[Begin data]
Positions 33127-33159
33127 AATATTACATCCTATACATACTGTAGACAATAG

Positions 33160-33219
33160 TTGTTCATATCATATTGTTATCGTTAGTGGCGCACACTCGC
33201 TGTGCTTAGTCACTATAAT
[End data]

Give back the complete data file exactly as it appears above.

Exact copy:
Positions 33127-33159
33127 AATATTACATCCTATACATACTGTAGACAATAG

Positions 33160-33219
33160 TTGTTCATATCATATTGTTATCGTTAGTGGCGCACACTCGC
33201 TGTGCTTAGTCACTATAAT